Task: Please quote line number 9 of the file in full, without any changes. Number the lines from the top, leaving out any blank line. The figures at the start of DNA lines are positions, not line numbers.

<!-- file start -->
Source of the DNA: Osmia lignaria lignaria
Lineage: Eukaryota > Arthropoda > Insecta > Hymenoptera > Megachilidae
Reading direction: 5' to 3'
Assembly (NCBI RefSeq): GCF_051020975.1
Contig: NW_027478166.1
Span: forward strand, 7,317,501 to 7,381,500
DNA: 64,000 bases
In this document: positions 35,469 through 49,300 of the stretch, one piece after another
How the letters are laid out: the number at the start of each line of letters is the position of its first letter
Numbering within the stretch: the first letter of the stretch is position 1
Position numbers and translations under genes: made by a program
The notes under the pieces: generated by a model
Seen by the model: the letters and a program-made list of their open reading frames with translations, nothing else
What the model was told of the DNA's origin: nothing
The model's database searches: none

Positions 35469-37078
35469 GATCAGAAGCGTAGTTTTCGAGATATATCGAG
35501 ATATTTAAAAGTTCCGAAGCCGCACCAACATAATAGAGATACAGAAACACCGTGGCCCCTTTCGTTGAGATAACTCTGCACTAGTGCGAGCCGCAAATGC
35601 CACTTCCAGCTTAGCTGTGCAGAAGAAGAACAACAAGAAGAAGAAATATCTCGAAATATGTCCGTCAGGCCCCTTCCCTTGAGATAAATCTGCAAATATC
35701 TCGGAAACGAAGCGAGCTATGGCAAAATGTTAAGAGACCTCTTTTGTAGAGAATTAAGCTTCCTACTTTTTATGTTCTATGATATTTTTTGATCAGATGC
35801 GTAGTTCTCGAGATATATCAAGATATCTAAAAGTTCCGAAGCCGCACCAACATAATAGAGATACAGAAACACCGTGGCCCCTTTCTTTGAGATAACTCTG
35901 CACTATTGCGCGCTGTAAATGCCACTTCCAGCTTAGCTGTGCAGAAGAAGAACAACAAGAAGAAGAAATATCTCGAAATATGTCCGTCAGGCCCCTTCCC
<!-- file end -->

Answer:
How the letters are laid out: the number at the start of each line of letters is the position of its first letter